For the longest time, there was construction @ the Jones Blvd./Russell Rd intersection, but t’was a mystery as to who the new tenant would be. Time wore on, and work trucks pushed around the cat litter that is characteristic of vacant lots in Las Vegas. Eventually, the structure began taking shape.
A car wash, I thought? A Jack in the Box? My less cynical side considered the possibility of professional offices, since there were pockets of those in the vicinity.
Finally, a sign recently announced the new occupant in large letters: 7-Eleven COMING SOON! So after countless months of waiting, everyone was pleased to know that there really is a Godot.
Made every effort to avoid my housemate.
Spent most of the day in bed reading, drinking espresso and writing.
I did make a quick run to the bookstore to analyze the difference between Hemingway’s A Moveable Feast as originally published vs. the so-called “restored” edition. I found out the restored edition is largely a sham, with uninteresting filler to aid in the marketing ploy. Filler included a long-winded intro, images of Hemingway’s handwritten notes and a section dedicated to his revision process, which was an absurd addition.
Made popcorn and grilled cheese, as well as an omelet with broccoli, onion & parmesan. Spent 5 hrs in the morning doing chores & errands.
Started a Goodreads account at goodreads.com/cassandra_k.
JS Bach piano sonatas, where the dance across the keys is a carefree & confident one; where notes are like bubbles in champagne during gala conversation. I am happiest with Bach, where nothing could go wrong, tho I do fancy being happily drunk on mimosas to Chopin’s piano impromptu No. 1 in A-flat major, Op. 29.
Speaking of which, today’s theme has been oranges, or in general, citrus. I spotted images of oranges all day, and then there was talk of rainfall and orange groves with a friend over a lunch of Thai food, after which orange wedges were served as dessert.
The restaurant host (I assume this was his role) was a very formal man and was well-dressed (in all black) but had the pallid air of a mortician. I was reminded of Peter Lorre, where no matter how amiable he behaved, he still came off as if he were plotting gruesome murder. The waitresses, meanwhile, wore cheerful maroon jumpsuits with golden-yellow flourishes and spoke to each other in their native language. Continue reading
A waffle would be nice a waffle w/ hot melting butter & maple syrup is good in winter log cabin/greatgrandma’s house soft rug cold cat nose reruns of daytime soaps auntie L watching intently on the sofa Debussy grilledcheese/coffee&cake /reassurance a lift home laughter/gamesofcardsforpennies homemadestruffoli/&/tenderpanettone easy chair&ottomen greatgrandma/mom&dadhappy/me/sister/brother/cousins sandwiches after dinner cordials+cookies long/Sundays & then three flights of stairs down in noisy musty hallway w/ eternal aroma of boiled broccoli and potatoes then home.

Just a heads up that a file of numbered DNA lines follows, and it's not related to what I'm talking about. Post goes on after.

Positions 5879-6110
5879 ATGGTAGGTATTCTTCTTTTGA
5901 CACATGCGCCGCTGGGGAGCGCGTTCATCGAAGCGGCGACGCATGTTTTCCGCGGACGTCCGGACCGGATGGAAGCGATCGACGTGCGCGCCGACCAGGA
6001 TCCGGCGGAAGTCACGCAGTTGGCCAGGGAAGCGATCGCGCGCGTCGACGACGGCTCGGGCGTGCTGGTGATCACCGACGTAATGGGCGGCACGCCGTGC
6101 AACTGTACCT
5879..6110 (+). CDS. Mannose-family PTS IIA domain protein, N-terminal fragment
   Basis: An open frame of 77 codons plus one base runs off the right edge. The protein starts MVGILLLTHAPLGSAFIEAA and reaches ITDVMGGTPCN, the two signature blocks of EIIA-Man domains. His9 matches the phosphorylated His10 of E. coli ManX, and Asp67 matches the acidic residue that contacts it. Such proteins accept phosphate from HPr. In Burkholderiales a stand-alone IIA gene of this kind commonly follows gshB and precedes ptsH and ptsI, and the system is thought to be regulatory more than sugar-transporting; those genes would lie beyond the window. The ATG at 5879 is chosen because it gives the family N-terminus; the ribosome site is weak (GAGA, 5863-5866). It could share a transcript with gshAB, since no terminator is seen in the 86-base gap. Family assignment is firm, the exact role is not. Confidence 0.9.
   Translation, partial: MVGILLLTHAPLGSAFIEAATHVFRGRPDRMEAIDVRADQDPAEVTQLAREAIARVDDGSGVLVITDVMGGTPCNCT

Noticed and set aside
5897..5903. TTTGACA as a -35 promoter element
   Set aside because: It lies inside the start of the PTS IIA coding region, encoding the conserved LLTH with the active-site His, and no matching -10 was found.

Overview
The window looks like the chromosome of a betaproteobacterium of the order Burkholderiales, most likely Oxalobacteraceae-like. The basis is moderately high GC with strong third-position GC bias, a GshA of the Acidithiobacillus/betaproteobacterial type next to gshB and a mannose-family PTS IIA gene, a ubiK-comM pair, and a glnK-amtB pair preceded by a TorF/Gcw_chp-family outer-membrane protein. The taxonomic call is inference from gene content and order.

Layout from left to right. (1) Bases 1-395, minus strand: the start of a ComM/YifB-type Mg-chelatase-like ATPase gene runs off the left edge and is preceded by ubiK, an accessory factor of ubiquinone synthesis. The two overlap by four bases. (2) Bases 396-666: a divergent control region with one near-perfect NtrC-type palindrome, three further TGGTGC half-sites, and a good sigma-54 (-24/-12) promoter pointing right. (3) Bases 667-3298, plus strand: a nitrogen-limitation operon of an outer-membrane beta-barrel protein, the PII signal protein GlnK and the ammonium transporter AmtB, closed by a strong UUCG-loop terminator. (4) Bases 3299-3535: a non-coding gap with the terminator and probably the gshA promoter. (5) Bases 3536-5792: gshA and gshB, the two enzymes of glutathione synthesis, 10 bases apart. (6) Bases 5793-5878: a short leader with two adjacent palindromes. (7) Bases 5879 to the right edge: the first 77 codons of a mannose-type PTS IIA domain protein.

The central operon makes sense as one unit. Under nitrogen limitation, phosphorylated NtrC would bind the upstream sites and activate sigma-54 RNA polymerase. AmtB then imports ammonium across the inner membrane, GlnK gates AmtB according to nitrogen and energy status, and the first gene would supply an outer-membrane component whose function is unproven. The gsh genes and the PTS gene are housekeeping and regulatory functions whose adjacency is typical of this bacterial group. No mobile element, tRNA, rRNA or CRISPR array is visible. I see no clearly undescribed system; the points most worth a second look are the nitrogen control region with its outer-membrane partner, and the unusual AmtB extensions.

Black coffee in espresso cup resting on saucer atop secondhand book purchased for 25¢. In bed I continue reading Allen Ginsberg’s Planet News. Morning outside: the sun struggles against the clouds. Reminded of Whitman while reading. Reminded of proclamations, with Ginsberg’s text stretching from end to end on page after page. Reminded of Ferlinghetti, with text drizzling downward in thin stacks.
I love the word “strata.” Powerful considering its compactness and all it implies.
I dislike “tethered” because it is contrived. Who do you know who can say it without reprisal?
An age cutoff should apply for the slang “any-who.” Adults who use it should be embarrassed. It is cute only if you are 9.
I hear a phone that is not answered. I listen for some time. The ringtone trails off and seems to leave an echo in my brain.
Where is the owner of the phone. Is he/she still alive. Has something gone wrong or are they merely indisposed.
This might be an important call…
- it’s your boss
- it’s your angry spouse
- it’s your worried mother
- it’s debt collections
- it’s your broke friend
Who calls rather than texts anyhow.
I linger for some time to see how it plays out. Like looking at an empty, banged-up vehicle. Resting by a lamppost after a crash.
Almost anyone with hiccups will sound cute. Just like almost anyone with a cold — when they speak, that is.
I like the way people’s voices sound when they just wake up. Sort of scratchy yet soothing.
Maybe people sound better or come across as more winsome when their defenses are down.
I like drowsing as a word:
Although I did not eat turkey, I spent today drowsing on the couch because it was cold and raining out and everything was shuttered.
Speaking of which, I think drudgerous would be a useful word to add to the English language: (Scooping my cat’s litter can be drudgerous.)
In other news, The New Yorker magazine is like an old flame: Every once in a while, we get back together. Meaning, I recently subscribed again. In lieu of flowers, I am expecting a free tote.
I am currently listening to Philip Glass. His glum composition Opening is playing as I type this. You will recall this piece if you’ve ever seen the 1982 film Koyaanisqatsi. Opening reminds me of a rainy night in New York City.
It also brings to mind the smell of the NYC subway. Not so much urniation or whatever else but just the dank odor of the underground combined with diesel.
I suppose today has been all in all quite melancholy (a very Dickens type of word).